However, as IoT continues to further penetrate a wide array of markets, hardware, installation, and maintenance costs will continue to drop. Additionally, as the availability of quick and easy one-stop-shop and out-of-the-box solutions and platforms increases, much of the hesitation to manage a BAS will drop off.
How the IoT has Changed Building Automation
One of the major ways IoT has changed building automation — and the entire planet — is through its economics of scale. The Internet is already an open platform in many ways, but IoT has extended it to include any electronic device (with the right components, of course).
This has allowed for incredible breakthroughs in technologies and a reduction in manufacturing costs as these types of technologies can be deployed on a massive scale. The scalability of building automation solutions has increased exponentially, not just because it has become more cost effective, but also because of the number of sensors that can be deployed and managed at one time.
As the software has become more powerful and flexible and the technologies have become more sensitive, building managers are able to deploy more sophisticated sensors than ever before. This means that increasing amounts of information can be gathered and managed more cheaply, adding another compelling layer to IoT-enabled BAS. When building managers can save on initial installment, the sticker shock can drop. Additionally, because the software for these systems has become more flexible and responsive, building managers may not be as overwhelmed by managing these systems as they were before. Being able to visualize and contextualize the data has led to the development of more readable dashboards and improved user experience designs, removing much of the hesitation for individuals who have to manage these systems and their initial instinct to feel the need to find a techie to do it for them.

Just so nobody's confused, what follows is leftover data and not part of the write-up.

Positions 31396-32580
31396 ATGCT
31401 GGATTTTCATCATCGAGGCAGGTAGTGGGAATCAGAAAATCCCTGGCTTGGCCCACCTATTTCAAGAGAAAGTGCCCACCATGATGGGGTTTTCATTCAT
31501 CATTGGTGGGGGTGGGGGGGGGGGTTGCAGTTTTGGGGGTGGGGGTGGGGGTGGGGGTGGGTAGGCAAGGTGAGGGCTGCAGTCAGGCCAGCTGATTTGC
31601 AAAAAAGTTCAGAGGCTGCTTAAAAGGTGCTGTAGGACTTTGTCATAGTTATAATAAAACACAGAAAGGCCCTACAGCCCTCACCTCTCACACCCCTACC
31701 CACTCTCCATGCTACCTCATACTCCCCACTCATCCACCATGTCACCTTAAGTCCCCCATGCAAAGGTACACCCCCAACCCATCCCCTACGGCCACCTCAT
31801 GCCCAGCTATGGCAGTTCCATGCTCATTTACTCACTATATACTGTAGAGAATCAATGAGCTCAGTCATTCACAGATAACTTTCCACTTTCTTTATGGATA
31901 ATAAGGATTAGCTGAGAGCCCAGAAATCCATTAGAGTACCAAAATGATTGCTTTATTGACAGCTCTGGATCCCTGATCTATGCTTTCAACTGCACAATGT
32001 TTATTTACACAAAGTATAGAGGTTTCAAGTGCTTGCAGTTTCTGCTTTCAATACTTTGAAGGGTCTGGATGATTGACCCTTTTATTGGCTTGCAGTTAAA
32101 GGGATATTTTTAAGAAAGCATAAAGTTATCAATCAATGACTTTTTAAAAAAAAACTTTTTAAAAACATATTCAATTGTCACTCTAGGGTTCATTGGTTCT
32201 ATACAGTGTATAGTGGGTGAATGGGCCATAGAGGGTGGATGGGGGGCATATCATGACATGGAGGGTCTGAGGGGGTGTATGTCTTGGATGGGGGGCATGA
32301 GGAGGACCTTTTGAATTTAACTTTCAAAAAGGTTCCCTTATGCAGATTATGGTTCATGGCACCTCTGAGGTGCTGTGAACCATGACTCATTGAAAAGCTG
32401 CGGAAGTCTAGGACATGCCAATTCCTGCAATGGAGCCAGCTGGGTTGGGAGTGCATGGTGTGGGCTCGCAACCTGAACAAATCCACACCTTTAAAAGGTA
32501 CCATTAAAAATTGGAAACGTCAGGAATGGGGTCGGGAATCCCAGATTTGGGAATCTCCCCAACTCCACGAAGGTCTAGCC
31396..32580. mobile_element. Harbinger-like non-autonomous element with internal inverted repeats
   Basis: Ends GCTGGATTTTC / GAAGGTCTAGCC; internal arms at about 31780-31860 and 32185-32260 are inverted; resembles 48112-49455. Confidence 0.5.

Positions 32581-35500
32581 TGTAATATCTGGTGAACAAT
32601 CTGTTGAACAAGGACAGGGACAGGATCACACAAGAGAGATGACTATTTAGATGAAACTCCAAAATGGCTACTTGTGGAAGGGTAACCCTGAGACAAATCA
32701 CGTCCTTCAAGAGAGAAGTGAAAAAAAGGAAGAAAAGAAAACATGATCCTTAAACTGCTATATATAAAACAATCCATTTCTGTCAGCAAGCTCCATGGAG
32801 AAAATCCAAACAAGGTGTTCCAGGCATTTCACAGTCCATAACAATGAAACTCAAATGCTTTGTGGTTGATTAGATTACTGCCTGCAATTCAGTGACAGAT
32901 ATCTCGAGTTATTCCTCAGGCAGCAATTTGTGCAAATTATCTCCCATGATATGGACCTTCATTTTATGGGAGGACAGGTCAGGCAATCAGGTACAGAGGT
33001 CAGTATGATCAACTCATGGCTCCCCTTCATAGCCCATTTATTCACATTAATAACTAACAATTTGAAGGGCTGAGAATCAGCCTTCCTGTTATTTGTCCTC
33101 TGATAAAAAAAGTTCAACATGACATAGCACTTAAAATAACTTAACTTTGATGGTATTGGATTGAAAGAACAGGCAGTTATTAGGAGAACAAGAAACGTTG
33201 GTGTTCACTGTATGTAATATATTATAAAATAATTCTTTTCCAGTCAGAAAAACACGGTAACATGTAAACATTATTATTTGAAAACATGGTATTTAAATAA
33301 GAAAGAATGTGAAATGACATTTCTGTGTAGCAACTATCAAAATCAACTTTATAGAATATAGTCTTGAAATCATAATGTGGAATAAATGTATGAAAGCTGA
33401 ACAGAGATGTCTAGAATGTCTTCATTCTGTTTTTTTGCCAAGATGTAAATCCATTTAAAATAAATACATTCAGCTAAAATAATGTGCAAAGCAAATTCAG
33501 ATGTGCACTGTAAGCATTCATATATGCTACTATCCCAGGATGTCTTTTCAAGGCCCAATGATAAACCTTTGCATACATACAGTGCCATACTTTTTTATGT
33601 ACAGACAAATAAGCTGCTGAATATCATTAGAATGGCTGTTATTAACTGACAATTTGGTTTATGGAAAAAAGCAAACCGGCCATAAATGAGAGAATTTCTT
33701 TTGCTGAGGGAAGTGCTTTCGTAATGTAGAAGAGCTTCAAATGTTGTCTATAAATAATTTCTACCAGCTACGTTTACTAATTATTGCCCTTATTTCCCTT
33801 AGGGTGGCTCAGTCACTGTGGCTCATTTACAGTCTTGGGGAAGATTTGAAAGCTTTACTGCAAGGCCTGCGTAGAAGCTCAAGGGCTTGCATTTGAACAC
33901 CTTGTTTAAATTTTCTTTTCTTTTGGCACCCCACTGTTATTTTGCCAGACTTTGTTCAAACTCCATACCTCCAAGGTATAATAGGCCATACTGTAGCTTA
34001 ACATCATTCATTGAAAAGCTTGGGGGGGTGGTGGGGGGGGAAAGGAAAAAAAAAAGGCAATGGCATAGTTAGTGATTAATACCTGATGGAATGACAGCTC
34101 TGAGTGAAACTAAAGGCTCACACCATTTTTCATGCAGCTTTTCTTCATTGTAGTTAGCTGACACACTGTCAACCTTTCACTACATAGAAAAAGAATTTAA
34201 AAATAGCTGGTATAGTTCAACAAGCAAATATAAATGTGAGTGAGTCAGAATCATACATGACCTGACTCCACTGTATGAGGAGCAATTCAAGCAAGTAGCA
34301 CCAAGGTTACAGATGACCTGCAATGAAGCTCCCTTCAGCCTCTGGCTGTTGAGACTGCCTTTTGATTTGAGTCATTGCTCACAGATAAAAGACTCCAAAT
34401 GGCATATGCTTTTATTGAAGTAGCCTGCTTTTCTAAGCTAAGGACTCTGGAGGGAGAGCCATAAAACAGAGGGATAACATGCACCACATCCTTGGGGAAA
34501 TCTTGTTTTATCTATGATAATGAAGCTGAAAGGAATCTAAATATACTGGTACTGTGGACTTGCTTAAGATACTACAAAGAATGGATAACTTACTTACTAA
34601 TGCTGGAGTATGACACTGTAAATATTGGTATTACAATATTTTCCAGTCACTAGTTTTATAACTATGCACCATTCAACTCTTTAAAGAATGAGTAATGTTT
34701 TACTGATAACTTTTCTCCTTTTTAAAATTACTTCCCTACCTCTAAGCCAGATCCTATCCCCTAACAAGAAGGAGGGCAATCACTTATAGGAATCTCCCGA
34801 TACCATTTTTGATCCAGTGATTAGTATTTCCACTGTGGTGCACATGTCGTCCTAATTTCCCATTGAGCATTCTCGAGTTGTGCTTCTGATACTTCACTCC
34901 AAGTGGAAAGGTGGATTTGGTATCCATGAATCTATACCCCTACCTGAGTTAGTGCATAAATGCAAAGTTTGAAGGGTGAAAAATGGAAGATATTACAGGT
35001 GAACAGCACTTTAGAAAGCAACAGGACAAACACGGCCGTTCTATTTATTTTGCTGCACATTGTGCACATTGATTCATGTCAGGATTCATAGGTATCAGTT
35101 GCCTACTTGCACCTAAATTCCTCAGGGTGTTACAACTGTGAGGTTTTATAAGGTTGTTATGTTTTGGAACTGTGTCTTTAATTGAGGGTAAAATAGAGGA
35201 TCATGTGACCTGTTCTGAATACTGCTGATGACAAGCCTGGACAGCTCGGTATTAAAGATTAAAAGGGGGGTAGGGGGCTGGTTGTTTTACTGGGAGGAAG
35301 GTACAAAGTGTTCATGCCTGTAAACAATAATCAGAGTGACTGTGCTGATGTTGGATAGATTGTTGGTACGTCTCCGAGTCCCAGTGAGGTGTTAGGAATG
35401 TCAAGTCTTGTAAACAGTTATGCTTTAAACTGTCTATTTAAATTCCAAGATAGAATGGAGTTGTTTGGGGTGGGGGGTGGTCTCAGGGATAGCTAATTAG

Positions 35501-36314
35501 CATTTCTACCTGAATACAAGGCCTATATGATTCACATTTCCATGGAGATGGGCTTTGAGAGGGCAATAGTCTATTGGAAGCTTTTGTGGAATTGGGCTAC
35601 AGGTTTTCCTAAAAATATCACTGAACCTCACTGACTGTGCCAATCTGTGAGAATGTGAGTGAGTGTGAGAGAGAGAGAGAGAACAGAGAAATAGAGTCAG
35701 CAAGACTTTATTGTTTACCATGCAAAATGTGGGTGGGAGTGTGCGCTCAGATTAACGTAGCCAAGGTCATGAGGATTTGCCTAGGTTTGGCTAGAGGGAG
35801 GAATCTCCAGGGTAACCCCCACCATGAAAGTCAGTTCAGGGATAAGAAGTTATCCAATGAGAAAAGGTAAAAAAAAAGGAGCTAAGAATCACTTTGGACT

It is this contextualization of data that will prove to building managers and owners that an IoT-enabled BAS will allow them to improve efficiencies, reduce costs, and increase occupant comfort levels. These connected BASs can provide predictive maintenance alerts, whether or not systems are on or off, working properly, or are not being evenly distributed throughout the building.